Intel turns to light for fast data transfers

“Intel believes the days of using copper wires for data transfers, both between computers and inside of them, are numbered because optical communications are on the horizon,” Agam Shah reports for IDG News Service.

“The chipmaker has started shipping silicon photonics modules, which use light and lasers to speed up data transfers between computers,” Shah reports. “The silicon photonics components will initially allow for optical communications between servers and data centers, stretching over long distances, said Diane Bryant, executive vice president and general manager of Intel’s Data Center Group.”

“Over time, Intel will put optical communications at the chip level, Bryant said during a keynote at Intel Developer Forum on Wednesday,” Shah reports. “That means light will drive communications inside computers… The first silicon photonics modules will allow for data transfers at up to 100Gbps.”

Read more in the full article here.

MacDailyNews Take: The faster the better!

Review: Corning’s 33-foot Optical Thunderbolt cable lets you put Thunderbolt devices (or Mac) far away from your desk – March 8, 2014


      1. *sigh*

        I suppose most people don’t really understand what LightPeak was. The original intention of LightPeak was to hit 10Gbps over fiber optic cables – but they were able to achieve those speeds over copper, which was/is much cheaper. And they’ve been able to continually increase those speeds without the need of fiber optics.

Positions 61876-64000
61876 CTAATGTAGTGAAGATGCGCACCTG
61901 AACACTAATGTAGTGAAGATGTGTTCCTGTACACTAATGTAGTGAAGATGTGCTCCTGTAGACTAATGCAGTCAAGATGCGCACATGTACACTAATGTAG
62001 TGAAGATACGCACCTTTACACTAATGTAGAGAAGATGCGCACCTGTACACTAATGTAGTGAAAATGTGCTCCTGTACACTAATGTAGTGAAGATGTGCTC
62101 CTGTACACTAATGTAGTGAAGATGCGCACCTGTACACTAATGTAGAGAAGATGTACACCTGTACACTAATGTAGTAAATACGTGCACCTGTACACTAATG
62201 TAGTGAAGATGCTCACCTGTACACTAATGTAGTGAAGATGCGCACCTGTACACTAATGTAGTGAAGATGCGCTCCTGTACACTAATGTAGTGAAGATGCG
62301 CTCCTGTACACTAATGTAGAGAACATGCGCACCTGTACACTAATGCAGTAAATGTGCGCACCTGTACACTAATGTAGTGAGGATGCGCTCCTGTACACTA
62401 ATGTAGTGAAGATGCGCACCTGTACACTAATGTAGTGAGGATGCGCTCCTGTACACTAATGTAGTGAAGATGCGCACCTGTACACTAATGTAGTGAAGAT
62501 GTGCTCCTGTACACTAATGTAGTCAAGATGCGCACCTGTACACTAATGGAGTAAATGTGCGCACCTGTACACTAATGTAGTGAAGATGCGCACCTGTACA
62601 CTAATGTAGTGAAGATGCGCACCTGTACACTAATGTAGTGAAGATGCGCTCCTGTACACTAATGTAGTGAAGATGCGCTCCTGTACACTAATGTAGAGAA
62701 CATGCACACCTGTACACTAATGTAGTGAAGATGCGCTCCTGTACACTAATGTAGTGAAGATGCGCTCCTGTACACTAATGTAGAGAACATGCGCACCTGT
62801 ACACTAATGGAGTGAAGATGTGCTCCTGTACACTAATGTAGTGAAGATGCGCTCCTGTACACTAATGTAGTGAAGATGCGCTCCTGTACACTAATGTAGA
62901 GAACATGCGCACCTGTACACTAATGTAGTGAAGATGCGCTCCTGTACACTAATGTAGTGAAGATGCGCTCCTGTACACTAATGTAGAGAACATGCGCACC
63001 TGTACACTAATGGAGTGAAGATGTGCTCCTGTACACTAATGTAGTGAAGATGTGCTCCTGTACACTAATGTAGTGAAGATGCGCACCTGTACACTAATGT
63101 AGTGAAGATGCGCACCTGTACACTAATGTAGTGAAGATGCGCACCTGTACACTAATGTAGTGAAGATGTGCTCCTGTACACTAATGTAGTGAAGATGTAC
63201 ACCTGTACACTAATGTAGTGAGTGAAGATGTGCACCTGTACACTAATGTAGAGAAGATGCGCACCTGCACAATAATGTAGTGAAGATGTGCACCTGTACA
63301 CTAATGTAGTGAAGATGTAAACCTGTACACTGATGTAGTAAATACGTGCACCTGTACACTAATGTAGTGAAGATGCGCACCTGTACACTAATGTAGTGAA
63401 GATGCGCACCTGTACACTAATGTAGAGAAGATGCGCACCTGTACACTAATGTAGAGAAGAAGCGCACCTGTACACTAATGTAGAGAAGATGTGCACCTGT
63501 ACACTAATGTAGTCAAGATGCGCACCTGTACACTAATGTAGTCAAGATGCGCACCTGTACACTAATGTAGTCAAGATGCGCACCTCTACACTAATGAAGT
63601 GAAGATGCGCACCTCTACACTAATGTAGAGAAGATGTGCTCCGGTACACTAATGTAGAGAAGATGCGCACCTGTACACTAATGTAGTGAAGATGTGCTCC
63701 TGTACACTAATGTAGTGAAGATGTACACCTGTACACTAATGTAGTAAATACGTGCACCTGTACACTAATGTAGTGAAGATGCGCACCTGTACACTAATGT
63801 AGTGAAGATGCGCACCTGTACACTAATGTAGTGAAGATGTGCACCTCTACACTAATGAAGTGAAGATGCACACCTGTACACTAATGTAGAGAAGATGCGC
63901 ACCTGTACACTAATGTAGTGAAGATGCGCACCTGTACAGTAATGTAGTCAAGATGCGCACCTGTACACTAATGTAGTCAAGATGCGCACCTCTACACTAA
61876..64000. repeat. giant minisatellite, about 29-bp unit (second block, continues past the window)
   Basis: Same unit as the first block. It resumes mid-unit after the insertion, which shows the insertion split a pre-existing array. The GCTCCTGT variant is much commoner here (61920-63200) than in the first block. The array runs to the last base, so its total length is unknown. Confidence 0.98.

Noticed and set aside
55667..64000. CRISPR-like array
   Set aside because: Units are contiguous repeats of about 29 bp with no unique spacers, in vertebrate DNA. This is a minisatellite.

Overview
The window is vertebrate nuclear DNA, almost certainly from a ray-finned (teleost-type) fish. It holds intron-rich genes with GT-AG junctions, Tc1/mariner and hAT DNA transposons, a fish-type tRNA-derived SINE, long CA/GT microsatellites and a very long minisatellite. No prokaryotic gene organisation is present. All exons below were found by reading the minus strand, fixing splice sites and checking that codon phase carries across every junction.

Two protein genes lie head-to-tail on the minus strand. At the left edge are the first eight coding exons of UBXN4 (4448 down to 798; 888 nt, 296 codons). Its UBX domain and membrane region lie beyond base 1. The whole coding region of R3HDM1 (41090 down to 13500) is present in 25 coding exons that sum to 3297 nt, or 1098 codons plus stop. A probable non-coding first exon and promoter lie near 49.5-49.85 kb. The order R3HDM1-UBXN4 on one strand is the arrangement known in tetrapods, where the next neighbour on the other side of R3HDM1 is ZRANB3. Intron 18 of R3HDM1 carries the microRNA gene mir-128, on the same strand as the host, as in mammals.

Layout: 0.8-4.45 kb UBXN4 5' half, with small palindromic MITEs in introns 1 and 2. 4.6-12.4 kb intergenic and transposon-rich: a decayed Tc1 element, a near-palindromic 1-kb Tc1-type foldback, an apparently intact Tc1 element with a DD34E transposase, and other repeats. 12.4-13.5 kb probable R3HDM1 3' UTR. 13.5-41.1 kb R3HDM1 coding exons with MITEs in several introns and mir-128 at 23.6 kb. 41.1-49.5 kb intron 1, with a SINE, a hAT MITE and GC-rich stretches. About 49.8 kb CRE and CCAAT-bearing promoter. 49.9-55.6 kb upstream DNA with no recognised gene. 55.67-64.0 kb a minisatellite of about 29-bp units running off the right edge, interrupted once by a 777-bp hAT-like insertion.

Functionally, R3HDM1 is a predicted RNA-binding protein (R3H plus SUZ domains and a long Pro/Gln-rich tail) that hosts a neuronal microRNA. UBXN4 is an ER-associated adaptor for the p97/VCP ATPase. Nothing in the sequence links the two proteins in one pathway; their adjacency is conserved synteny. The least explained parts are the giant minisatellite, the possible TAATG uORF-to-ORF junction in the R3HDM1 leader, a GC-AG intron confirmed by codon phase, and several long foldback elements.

Having said that, the link above clearly shows that Thunderbolt does support fiber optic cables for the sole purpose of transmitting over distances not practical for copper wiring. This works because the optical interface is contained in the cable heads.

        1. Actually, the initial announcement for LightPeak was for 100 Gbps, not 10 Gbps. Intel’s goal has *always* been 100 Gbps or greater over fiber optics for external interconnects.

          They backed off to 10 Gbps per channel over copper because the electro-optic converters of the day were too expensive for mass marketing and 10 Gbps per channel was still a lot faster than USB was at that time. Even 20 Gbps per channel (as in TB3) was too far a stretch back then.

          Bye-the-bye, the 20 Gbps “jump” for TB2 was nothing more than bringing into the TB chips what was already being done in software with dual channel TB1. You could have a 20 Gbps TB1 link through channel bonding of the two TB1 10 Gbps channels. (However, during the TB1 era a lot of systems — including some Macs — shipped with TB interface chips that supported only a single channel.)